advises a football song often sung at the little school in Cambridge.
Harvard has never won an Ivy League title in menâ€™s basketball and has not reached the N.C.A.A. tournament since 1946. This season, the team won only 8 of its first 28 games. Like all the universities in the Ivy League, Harvard does not award athletic scholarships.
Yet the group of six recruits expected to join the team next season is rated among the nationâ€™s 25 best. This is partly because Harvard Coach Tommy Amaker, who starred at Duke and coached in the Big East and Big Ten conferences, has set his sights on top-flight recruits. It is also because Harvard is willing to consider players with a lower academic standing than previous staff members said they were allowed to. Harvard has also adopted aggressive recruiting tactics that skirt or, in some cases, may even violate National Collegiate Athletic Association rules.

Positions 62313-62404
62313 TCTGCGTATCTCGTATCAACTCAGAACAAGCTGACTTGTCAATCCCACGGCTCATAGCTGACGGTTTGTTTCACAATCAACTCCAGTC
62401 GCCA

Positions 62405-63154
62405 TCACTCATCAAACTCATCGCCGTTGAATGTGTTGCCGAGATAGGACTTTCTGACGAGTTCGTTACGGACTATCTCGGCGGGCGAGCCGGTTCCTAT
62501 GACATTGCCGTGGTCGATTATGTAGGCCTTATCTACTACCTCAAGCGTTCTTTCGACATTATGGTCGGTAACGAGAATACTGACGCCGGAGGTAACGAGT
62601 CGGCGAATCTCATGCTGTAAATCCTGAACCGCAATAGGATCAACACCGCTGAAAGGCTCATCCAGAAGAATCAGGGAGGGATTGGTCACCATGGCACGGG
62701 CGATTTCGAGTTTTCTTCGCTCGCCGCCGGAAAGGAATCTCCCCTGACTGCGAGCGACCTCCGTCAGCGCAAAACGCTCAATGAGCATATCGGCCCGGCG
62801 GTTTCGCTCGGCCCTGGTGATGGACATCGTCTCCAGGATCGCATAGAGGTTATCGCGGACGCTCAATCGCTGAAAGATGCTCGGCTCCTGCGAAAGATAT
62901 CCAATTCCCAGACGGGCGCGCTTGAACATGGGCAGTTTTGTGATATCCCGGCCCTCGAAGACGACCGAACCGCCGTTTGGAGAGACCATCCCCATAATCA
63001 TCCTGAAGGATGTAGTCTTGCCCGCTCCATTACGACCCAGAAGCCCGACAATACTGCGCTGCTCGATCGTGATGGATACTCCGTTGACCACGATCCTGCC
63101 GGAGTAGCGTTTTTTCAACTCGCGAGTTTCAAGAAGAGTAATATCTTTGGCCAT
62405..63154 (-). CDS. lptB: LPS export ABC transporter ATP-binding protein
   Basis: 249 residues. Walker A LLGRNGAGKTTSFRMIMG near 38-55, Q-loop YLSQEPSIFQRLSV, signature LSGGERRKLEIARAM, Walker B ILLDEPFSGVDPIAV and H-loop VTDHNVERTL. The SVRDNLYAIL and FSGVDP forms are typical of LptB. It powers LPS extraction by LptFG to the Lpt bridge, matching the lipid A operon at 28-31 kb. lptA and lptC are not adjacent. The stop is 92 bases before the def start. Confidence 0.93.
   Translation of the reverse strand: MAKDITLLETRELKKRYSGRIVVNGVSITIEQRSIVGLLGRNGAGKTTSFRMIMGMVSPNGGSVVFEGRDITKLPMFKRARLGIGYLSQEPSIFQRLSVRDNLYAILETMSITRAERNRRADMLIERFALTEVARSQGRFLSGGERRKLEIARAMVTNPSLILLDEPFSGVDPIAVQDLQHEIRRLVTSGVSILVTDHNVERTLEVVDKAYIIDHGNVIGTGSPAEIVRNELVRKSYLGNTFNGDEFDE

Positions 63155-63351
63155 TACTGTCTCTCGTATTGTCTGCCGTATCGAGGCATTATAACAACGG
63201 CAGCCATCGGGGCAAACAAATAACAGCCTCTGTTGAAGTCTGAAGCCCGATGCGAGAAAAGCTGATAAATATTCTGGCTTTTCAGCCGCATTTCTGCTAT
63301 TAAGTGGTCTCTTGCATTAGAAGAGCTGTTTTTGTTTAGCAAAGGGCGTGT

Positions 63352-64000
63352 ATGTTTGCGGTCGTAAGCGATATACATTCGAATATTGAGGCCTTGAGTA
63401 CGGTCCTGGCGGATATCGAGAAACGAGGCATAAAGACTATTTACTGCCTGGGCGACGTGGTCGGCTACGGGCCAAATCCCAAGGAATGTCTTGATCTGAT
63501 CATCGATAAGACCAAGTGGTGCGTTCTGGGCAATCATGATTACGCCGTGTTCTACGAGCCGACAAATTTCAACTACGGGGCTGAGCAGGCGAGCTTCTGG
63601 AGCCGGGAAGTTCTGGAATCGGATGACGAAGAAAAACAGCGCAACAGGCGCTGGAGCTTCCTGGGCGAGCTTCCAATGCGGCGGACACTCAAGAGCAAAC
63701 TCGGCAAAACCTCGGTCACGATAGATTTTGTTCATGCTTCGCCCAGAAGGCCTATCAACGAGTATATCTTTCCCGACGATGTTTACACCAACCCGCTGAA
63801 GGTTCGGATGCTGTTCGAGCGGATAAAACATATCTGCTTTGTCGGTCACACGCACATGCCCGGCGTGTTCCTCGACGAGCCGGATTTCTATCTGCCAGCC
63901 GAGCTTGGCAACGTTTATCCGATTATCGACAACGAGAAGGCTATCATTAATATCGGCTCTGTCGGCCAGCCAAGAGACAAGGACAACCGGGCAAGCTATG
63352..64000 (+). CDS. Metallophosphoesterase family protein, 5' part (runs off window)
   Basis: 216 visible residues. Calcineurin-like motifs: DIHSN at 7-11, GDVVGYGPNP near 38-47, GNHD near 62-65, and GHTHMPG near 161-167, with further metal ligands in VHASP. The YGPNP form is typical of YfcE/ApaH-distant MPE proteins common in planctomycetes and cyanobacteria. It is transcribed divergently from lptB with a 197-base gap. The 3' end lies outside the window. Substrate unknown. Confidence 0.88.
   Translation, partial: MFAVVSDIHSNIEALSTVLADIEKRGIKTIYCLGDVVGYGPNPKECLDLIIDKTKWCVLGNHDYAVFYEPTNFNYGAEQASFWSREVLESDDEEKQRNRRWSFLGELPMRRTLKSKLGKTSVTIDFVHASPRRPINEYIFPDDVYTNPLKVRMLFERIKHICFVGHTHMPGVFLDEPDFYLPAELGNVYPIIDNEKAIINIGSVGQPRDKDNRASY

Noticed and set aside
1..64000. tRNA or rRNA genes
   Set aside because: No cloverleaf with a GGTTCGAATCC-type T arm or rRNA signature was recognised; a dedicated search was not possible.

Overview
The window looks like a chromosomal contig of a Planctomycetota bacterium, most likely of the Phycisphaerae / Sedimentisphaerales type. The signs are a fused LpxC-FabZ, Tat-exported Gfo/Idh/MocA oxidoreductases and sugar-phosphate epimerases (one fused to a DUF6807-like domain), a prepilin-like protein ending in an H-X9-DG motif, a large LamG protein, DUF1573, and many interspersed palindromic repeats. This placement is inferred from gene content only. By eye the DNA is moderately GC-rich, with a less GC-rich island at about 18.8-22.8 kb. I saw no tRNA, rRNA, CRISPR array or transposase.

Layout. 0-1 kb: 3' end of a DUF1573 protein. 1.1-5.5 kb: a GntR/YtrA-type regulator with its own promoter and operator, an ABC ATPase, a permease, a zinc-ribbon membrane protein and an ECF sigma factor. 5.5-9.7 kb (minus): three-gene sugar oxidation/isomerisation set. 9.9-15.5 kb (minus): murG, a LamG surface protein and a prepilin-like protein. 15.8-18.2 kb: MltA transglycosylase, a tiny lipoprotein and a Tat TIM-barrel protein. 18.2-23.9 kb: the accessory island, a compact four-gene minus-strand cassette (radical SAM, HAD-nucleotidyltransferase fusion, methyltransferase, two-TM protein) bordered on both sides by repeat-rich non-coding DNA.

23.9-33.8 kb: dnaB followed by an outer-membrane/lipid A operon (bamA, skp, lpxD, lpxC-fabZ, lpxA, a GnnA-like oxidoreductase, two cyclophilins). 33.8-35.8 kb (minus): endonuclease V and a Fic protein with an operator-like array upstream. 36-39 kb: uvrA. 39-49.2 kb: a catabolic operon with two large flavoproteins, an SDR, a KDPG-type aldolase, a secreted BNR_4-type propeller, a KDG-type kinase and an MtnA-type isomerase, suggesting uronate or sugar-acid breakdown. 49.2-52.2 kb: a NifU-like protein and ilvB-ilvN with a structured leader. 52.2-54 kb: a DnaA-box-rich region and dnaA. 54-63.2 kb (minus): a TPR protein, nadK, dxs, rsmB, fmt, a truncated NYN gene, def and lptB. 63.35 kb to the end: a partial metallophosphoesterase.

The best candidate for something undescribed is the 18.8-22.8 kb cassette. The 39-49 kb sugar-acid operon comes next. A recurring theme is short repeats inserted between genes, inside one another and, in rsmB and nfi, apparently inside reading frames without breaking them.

Harvardâ€™s efforts in basketball underscore the increasingly important role that success in high-profile sports plays at even the most elite universities. In the race to become competitive in basketball, Harvardâ€™s new approach could tarnish the universityâ€™s sterling reputation.
Two athletes who said they had received letters from Harvardâ€™s admissions office saying they would most likely be accepted have described tactics that may violate N.C.A.A. rules, including visits from a man who worked out with them shortly before he was hired by Harvard to be an assistant coach.
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